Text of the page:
For Jake Locker’s sake, Mike Munchak better be right.
The decision last week by the Tennessee Titans coach to fire offensive coordinator Chris Palmer was not an indictment of Locker, the eighth overall pick in the 2011 draft, and his development. In fact, Munchak said he could not be happier with how Locker has progressed to this point in his career.
Still, nothing can stifle a young quarterback quite like instability with the offensive coordinator.
So Palmer’s replacement, Dowell Loggains, needs to do the job well enough over the final month of this season that he keeps momentum going. That is not something Munchak could guarantee, particularly since the 32-year-old Loggains never had called a game at any level of football, and that the Titans have had a generally miserable season overall.
Given that Locker was the only one of the first five quarterbacks drafted last season who did not start a game as a rookie and that another bumper rookie crop this season led by first overall pick Andrew Luck has gotten off to a fast start, the Titans can’t afford any further delay in turning their quarterback of the future into a quarterback who can win games, now and for a long time to come. Recent history proves as much.
Alex Smith has gone through six offensive coordinators in eight seasons with the San Francisco 49ers and generally has been considered a bust. The first overall pick in 2005 seemed to finally get past all of that last season when he started every contest and led his team to the NFC Championship game.
Suddenly, though, Smith is on the bench again. The job now belongs to Colin Kaepernick, the latest member of the 2011 draft class who seized an opportunity once it came his way.
Matt Cassel went through five coordinators in five seasons, the last four with Kansas City. He got the Chiefs to the playoffs in 2010 but has gone 5-12 over the last two seasons and lost his job to Brady Quinn earlier this season.
Jason Campbell had four different coordinators during his four college seasons at Auburn, and five in his first six NFL seasons. He was a starter for three seasons with Washington and one with Oakland but has a losing record (31-40) and never has been to the playoffs. Currently, he’s a backup in Chicago.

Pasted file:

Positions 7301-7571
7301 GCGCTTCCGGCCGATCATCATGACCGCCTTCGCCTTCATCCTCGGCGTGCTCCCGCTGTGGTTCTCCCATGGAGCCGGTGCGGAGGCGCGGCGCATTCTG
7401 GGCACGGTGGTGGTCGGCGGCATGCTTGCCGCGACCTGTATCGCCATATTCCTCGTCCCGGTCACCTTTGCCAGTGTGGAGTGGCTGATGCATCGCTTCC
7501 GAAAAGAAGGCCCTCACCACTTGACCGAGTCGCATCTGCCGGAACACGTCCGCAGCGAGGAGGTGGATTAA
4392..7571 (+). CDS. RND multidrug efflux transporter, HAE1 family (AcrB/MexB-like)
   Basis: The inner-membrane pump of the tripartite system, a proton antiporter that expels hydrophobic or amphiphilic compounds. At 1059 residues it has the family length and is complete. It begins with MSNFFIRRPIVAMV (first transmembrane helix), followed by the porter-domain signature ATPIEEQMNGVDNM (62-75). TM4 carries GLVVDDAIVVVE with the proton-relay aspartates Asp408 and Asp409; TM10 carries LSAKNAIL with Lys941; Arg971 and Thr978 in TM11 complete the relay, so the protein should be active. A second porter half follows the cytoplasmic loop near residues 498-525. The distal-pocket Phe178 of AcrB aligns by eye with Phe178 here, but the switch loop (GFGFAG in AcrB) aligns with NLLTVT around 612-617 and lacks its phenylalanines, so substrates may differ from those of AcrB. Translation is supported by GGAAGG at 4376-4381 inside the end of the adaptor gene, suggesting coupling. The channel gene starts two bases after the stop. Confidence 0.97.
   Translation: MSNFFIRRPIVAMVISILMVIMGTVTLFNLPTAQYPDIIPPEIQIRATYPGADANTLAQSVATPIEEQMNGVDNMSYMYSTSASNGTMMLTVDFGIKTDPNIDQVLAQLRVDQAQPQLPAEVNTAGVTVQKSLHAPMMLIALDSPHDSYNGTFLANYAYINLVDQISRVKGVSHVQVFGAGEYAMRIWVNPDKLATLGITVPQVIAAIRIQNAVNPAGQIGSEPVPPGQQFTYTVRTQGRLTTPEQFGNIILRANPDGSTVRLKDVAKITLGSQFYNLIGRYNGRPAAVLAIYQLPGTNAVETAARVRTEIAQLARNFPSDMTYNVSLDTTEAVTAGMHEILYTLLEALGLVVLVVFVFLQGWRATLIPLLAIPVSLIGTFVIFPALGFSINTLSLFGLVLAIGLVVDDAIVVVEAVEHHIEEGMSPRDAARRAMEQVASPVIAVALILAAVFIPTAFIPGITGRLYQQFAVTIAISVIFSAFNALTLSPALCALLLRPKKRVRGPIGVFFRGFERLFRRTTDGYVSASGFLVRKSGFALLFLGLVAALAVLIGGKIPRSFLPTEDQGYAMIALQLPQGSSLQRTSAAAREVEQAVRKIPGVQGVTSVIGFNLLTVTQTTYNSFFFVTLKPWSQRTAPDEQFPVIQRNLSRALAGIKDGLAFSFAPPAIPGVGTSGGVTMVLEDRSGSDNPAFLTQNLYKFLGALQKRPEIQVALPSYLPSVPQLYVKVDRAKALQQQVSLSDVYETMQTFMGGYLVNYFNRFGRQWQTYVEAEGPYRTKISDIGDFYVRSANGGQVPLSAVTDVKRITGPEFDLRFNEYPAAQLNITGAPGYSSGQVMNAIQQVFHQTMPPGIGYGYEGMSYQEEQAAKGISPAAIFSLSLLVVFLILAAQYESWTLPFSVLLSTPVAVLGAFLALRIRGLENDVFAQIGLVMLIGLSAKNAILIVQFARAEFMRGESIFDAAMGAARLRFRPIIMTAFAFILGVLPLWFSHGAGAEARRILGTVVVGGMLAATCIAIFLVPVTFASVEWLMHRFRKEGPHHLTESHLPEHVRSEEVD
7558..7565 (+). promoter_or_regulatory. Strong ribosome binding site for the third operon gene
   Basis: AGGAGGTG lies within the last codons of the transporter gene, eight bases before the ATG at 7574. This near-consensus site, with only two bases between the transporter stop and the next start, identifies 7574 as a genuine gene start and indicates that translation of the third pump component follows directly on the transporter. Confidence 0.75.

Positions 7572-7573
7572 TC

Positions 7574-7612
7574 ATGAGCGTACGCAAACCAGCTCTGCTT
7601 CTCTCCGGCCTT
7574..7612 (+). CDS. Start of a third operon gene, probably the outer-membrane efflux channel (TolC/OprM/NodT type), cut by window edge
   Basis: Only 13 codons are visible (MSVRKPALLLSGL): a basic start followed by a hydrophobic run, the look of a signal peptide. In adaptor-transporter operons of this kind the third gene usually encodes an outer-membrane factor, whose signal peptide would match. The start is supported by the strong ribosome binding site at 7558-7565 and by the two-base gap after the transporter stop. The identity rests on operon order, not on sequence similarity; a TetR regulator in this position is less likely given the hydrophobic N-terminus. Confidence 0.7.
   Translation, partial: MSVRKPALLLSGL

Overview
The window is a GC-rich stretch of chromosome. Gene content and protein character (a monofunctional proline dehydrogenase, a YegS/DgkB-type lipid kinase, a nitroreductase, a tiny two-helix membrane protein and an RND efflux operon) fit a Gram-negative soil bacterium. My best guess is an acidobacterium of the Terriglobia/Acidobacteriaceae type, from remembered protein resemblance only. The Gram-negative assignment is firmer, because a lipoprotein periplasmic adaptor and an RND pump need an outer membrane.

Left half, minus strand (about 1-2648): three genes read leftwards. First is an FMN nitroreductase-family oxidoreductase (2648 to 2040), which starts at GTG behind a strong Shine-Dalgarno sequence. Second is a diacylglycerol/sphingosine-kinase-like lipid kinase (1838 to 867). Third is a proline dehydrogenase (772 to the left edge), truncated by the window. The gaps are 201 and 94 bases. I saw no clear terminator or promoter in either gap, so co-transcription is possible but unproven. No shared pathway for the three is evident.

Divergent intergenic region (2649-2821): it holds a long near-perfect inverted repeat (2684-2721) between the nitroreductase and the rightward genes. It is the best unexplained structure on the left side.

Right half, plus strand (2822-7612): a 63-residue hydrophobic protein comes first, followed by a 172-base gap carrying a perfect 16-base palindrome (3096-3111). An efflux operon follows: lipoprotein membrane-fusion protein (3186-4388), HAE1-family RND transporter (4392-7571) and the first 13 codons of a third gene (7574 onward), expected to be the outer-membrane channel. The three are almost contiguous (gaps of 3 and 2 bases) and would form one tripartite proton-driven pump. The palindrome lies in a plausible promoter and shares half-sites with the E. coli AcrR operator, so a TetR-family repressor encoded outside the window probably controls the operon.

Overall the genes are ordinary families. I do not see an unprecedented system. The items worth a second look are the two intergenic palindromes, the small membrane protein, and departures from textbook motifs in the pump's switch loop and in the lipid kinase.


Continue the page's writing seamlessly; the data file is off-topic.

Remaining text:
None of those guys need to be working on their Hall of Fame speeches anytime soon.
Now compare Locker to the other top quarterbacks selected a year ago. Cam Newton has struggled this year but was the 2011 offensive rookie of the year and still has all the makings of a transformational talent. Andy Dalton already has taken the Cincinnati Bengals to the playoffs once and has a chance to make it two-for-two this season. Christian Ponder, with a notable assist from running back Adrian Peterson, has the Minnesota Vikings in the heat of the playoff chase this fall.
The only member of that group who has noticeably struggled — and possibly regressed — is Jacksonville’s Blaine Gabbert. The Jaguars, of course, fired coach Jack Del Rio and his entire staff after last season. Thus, Gabbert’s rookie season effectively was a waste.
That can’t happen with Locker and the Titans.
Memories of their inability to develop Vince Young are still fresh, and in some ways they continue to pay the price for that failure.
Keep in mind, of course, that Young got off to a good start. He was offensive rookie of the year in 2006 and helped the team reach the playoffs in 2007. After that, things turned sour. Young was released following the 2010 season, and Locker arrived as a do-over.
Maybe it’s a coincidence that his career went south after Jeff Fisher changed offensive coordinators following the 2007 season. Then again, maybe not.